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Ouachita Amateur Radio Association- A Hobby that Talks


Texting, phone calls, Facetime, emails, and conference calls…each of these are forms of communication that are thought of as necessary, but could more accurately be thought of as a blessing and luxury. In the 21st century, there isn’t a shortage of means of communications, allowing for people all around the world to be more connected than they ever have been. The Ouachita Amateur Radio Association of Mena is using their hobby to continually grow in knowledge and service.

Amateur radio first started in 1914 with Hiram Percy Maxim organizing the American Radio Relay League [ARRL], a non-commercial organization of radio amateurs. Today, there are more than 161,000 members, making ARRL the largest organization of radio amateurs in the United States. Each individual radio enthusiast is called a Amateur Radio Operator; or, in the radio world, they are called “Hams.” This is no reference to the meal at Christmas, no, the term started with the frustration of those in commercial radio in the Genesis of radio.  In those early days of radio, there were many, both commercial and amateur fighting for time and signal. Two amateurs, working together across town, could effectively jam all the other operations in the area. Frustrated commercial operators would refer to the ham radio interference by calling them “hams.”

The ARRL operates from five pillars: Public Service, Advocacy, Education, Technology, and Membership. Locally, the Ouachita Repeater Association is a club or entity of the ARRL. Members in the local club, Chris Masters and Samantha Shores, explain the aspect of community service behind their club, “Our primary component is community service. We have run the communication services for the Athens-Big Fork marathon, the Ouachita Challenge, a 60-mile epic mountain bike race, and the Talimena Half Marathon.” Like the national organization, the Ouachita Repeaters group is committed to educating their members and advancing their technology through radio experimentation. For “hams,” the joy is manifold in their service to the community, “We are always looking for opportunities about how we might share our knowledge to serve the community, but even in doing so, it is just a lot of fun for us to learn new things each time,” says Chris smiling.

Recently, amateur radio operators joined together all over North America for the purpose of education, demonstration, and practice. Each year in June, more than 40,000 “hams” gather to set up temporary transmitting stations in public places. “More than anything, the day is for preparing for emergency communications. It is a good natured contest to prepare us for any future or potential emergency. During the Field Day, we operate in abnormal situations as if it were a real emergency. So, several people ran their transmitters off of solar panels or generators,” states Chris. As ham radio operators from around the world use the 24 hour period from 12 noon on a Saturday to 12 noon on a Sunday to broadcast their call signs (W5HUM for the local group), they wait for someone to send one back and see how far they come. “The field days allows for us not only to have an emergency communication exercise, but to have the potential opportunity to connect with somebody thousands of miles away,” explains Samantha with a smile.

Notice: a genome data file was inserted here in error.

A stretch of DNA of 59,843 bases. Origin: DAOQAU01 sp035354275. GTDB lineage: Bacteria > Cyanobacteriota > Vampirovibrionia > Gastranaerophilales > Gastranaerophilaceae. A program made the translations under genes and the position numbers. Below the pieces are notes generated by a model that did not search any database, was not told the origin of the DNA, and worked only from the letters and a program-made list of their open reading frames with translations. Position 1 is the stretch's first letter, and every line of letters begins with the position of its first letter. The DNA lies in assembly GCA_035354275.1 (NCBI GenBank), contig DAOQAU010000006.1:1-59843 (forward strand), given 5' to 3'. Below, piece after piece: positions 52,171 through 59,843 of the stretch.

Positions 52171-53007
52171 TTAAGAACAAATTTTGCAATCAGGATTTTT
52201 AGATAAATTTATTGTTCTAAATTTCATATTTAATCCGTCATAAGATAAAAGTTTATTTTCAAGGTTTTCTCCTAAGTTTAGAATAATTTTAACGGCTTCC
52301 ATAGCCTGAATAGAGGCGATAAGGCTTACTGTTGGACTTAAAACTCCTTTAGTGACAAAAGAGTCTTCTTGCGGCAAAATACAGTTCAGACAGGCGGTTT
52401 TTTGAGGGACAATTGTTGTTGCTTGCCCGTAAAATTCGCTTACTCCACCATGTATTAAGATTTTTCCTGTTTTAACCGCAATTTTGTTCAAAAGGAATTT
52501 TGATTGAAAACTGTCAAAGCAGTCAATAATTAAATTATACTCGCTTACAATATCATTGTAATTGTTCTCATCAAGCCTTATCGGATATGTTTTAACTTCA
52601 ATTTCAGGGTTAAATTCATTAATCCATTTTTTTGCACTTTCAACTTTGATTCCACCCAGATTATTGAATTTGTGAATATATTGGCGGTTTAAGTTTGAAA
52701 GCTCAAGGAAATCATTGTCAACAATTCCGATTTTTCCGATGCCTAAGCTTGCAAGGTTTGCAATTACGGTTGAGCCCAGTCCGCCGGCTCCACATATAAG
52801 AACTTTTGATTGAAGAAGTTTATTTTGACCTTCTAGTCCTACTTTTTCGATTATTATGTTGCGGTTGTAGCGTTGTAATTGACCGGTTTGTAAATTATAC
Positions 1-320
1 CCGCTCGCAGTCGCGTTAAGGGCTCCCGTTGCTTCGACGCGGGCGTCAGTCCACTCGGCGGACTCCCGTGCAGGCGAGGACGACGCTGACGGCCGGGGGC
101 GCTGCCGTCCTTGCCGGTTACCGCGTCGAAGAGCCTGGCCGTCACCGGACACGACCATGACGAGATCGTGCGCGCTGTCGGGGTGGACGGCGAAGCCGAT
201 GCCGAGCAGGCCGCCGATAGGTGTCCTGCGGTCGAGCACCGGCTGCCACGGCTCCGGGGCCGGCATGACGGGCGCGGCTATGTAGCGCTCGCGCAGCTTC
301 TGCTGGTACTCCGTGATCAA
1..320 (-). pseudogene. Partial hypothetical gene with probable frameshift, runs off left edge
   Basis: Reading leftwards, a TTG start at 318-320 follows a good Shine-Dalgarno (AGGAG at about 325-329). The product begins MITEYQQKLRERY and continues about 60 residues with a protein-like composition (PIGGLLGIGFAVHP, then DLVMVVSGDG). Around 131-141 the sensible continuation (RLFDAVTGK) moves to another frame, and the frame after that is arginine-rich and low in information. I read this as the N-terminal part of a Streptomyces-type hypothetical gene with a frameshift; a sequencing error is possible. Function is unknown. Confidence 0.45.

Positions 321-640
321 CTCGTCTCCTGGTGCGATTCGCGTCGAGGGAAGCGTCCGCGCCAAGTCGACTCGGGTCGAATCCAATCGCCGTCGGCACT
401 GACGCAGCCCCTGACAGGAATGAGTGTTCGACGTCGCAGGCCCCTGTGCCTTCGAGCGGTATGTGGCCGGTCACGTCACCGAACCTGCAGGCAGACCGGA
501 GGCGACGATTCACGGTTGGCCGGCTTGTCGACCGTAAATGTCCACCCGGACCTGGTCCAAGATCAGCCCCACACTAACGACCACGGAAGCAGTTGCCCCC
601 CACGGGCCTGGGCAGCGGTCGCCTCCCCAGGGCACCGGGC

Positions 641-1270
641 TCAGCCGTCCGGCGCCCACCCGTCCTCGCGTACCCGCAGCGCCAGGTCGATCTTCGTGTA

So what makes a good “ham”? Anyone. There is a wide range of amateur radio operators, nearly all of the operators working a job outside of their favorite hobby. “That’s one of the things we love about amateur radio and our group specifically. We have people from all walks of life that are a part of our group, each bringing a different level of experience,” states Chris. Although there certainly is a lot of technological knowledge that is needed at times, that doesn’t exclude anybody from being a member of the group, after all, one of the pillars of AARL is promoting education through radio experience and experiment. One of the ways that the Ouachita Amateur Radio Association most serves the community is also one of the biggest draws for the various members in the group. “A lot of what we do at each of the races, the mountain bike race and marathons, is safety and rescue. We are spread along the course making sure nobody gets lost or seriously injured. We have several members who are retired military and the safety and rescue speaks to them. They start out just interested in that part of what we do, but over time, their interest grows. That’s what happened to me,” states Samantha.

The Ouachita Amateur Radio Association is open to anyone to join that may be interested in exploring the world of communications and radio. “We do learn a lot as we go. We all teach other new things, but honestly what we enjoy the most is the friendship and fellowship we get to enjoy. We would encourage anyone to come check it out, even if they don’t have any experience.” Although for many, amateur radio is just a hobby, but as the 2009 tornado in Mena reminded us, in which the Ouachita Amateur Radio Association was an instrumental tool of communication for the community, their hobby may just save lives. For more information about the local Amateur Radio Association, join them at their next monthly meeting at Limetree. They meet on the second Saturday at 12 noon.




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